Native American tribes’ pandemic response is hamstrung by many inequities
The SARS-CoV-2 virus is novel, but pandemic threats to indigenous peoples are anything but new. Diseases like measles, smallpox and the Spanish flu have decimated Native American communities ever since the arrival of the first European colonizers.
Now COVID-19 is having similarly devastating impacts in Indian country. Some reservations are reporting infection rates many times higher than those observed in the general U.S. population.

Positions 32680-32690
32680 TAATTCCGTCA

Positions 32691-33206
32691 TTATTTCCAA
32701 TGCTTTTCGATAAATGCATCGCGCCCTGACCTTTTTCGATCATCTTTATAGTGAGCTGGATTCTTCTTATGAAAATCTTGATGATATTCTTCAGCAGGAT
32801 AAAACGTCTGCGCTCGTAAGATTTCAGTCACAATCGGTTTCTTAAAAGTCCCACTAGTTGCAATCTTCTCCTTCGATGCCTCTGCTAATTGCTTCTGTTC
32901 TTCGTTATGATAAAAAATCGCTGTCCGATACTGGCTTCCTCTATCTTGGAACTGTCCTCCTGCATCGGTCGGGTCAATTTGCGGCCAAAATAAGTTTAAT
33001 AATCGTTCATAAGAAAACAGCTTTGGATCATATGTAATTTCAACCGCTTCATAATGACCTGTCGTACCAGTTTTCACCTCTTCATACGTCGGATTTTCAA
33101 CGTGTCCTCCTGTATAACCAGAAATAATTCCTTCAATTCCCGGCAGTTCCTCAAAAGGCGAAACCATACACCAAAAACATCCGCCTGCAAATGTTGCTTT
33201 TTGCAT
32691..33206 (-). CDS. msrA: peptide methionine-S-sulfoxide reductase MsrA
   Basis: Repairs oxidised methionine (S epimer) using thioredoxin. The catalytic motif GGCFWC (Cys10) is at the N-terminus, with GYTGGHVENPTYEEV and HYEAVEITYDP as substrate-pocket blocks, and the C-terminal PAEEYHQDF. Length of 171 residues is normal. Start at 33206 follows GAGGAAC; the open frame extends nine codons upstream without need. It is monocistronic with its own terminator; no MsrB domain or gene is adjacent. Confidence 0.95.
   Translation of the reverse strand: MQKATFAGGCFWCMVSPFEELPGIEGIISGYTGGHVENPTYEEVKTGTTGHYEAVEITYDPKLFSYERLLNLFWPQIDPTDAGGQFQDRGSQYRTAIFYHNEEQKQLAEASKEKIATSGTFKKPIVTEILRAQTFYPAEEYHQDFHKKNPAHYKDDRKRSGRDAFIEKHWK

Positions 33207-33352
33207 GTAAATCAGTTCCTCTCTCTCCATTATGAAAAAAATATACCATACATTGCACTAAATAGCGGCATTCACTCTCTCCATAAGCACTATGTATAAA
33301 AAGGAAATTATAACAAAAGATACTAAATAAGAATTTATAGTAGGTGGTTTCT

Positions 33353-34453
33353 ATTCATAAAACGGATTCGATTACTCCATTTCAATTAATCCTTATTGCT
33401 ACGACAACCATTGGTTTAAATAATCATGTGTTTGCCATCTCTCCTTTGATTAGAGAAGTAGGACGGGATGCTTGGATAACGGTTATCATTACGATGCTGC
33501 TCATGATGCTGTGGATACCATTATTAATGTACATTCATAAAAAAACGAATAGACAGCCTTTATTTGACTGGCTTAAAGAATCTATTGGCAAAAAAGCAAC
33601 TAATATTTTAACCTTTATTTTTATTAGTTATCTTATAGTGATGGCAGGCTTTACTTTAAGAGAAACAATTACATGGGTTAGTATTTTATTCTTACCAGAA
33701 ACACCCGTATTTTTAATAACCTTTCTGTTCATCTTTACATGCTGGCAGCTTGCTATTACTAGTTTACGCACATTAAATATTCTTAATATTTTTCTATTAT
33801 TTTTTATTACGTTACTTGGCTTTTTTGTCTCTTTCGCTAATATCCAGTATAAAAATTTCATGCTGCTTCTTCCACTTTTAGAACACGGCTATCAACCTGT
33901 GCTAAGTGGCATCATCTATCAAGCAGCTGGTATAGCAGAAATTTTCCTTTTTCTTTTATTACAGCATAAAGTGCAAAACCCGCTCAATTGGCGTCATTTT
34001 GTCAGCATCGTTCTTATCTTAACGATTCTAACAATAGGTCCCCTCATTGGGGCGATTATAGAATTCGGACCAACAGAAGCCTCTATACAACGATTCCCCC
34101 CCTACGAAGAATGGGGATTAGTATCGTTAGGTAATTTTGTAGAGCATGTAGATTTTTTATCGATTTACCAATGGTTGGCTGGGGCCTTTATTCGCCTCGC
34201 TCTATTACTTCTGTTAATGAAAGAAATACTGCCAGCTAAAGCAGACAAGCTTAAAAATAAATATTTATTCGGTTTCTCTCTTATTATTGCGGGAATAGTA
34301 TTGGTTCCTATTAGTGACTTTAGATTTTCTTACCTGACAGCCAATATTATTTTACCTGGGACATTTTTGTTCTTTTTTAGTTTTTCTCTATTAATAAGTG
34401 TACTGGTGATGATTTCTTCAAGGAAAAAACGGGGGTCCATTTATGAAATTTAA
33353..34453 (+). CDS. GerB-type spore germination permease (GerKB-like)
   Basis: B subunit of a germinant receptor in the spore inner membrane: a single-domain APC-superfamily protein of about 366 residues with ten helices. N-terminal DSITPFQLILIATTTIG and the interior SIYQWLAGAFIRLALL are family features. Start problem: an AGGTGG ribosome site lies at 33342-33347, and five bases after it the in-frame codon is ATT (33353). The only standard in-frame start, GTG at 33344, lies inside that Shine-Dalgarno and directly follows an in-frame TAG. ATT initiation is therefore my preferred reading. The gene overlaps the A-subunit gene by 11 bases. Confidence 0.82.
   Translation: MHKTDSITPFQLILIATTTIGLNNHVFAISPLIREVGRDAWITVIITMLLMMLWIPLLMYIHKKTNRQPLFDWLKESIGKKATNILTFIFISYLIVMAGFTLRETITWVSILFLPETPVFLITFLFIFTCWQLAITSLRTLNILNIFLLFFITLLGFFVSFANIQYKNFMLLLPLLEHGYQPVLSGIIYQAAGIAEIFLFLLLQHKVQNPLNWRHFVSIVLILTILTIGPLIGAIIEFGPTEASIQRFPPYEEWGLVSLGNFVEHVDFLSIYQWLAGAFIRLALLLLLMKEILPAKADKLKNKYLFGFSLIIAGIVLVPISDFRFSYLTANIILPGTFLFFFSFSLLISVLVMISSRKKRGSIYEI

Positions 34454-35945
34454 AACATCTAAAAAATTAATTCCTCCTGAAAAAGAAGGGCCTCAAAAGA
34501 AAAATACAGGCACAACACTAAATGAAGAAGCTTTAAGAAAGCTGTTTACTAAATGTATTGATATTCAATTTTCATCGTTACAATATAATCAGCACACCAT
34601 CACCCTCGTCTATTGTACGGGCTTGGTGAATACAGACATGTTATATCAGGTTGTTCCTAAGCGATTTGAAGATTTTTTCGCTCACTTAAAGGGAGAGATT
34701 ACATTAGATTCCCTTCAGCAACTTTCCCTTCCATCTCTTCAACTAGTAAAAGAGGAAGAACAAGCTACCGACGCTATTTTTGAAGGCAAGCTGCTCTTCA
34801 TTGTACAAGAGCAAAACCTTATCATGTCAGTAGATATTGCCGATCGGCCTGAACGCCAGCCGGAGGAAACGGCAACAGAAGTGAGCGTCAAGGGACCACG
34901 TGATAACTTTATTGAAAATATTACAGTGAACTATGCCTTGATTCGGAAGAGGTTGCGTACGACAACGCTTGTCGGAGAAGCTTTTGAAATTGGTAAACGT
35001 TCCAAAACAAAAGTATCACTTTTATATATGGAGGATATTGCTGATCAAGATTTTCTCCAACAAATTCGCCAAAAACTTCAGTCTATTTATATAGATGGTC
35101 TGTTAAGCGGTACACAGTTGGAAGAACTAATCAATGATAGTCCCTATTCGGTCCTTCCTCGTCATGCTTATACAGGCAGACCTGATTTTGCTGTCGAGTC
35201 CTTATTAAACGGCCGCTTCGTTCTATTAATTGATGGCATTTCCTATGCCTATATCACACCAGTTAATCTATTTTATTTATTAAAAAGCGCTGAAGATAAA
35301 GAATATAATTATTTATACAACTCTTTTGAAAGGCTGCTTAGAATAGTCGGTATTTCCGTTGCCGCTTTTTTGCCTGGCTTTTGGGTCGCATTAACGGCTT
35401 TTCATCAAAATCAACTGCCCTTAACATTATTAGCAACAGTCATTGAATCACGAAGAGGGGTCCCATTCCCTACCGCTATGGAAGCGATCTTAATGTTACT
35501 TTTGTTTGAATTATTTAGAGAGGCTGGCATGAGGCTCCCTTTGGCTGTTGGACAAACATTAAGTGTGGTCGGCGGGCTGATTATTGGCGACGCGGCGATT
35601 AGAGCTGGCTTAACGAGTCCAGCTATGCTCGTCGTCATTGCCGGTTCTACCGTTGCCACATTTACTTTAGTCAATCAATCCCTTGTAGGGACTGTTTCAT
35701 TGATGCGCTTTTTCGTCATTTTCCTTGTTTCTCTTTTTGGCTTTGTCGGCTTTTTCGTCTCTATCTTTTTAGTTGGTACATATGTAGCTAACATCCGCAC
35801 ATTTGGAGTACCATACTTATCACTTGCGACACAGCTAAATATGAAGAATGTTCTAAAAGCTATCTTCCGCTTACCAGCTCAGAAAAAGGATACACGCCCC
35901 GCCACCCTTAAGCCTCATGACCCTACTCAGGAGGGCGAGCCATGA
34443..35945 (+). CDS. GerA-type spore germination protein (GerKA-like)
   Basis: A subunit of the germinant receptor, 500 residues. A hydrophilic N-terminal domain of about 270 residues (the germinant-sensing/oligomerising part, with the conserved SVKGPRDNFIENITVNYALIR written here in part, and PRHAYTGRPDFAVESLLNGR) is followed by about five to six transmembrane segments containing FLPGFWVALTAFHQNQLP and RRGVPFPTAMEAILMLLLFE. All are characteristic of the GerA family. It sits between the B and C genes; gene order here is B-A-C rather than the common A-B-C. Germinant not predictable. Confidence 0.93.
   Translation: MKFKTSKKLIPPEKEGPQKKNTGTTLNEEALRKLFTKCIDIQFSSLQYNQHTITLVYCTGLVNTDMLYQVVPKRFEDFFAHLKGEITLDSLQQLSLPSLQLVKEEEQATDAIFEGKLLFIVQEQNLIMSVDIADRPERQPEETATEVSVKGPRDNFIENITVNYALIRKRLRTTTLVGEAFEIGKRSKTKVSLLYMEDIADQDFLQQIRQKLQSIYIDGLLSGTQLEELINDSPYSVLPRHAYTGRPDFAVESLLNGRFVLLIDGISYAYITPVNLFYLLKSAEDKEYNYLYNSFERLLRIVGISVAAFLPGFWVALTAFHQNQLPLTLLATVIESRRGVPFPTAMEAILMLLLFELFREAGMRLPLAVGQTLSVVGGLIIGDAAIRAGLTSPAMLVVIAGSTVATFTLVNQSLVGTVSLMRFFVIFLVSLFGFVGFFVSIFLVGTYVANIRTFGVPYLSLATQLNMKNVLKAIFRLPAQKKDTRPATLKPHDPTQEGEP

We are social scientists who study many aspects of environmental justice, including the politics of food access and food sovereignty, the impacts of extractive resource industries like uranium and fossil fuels, and how Indigenous communities navigate relationships with state and federal governments to maintain their traditional practices. As we see it, Native American communities face structural and historical obstacles related to settler colonial legacies that make it hard for them to counter the pandemic, even by drawing on innovative indigenous survival strategies.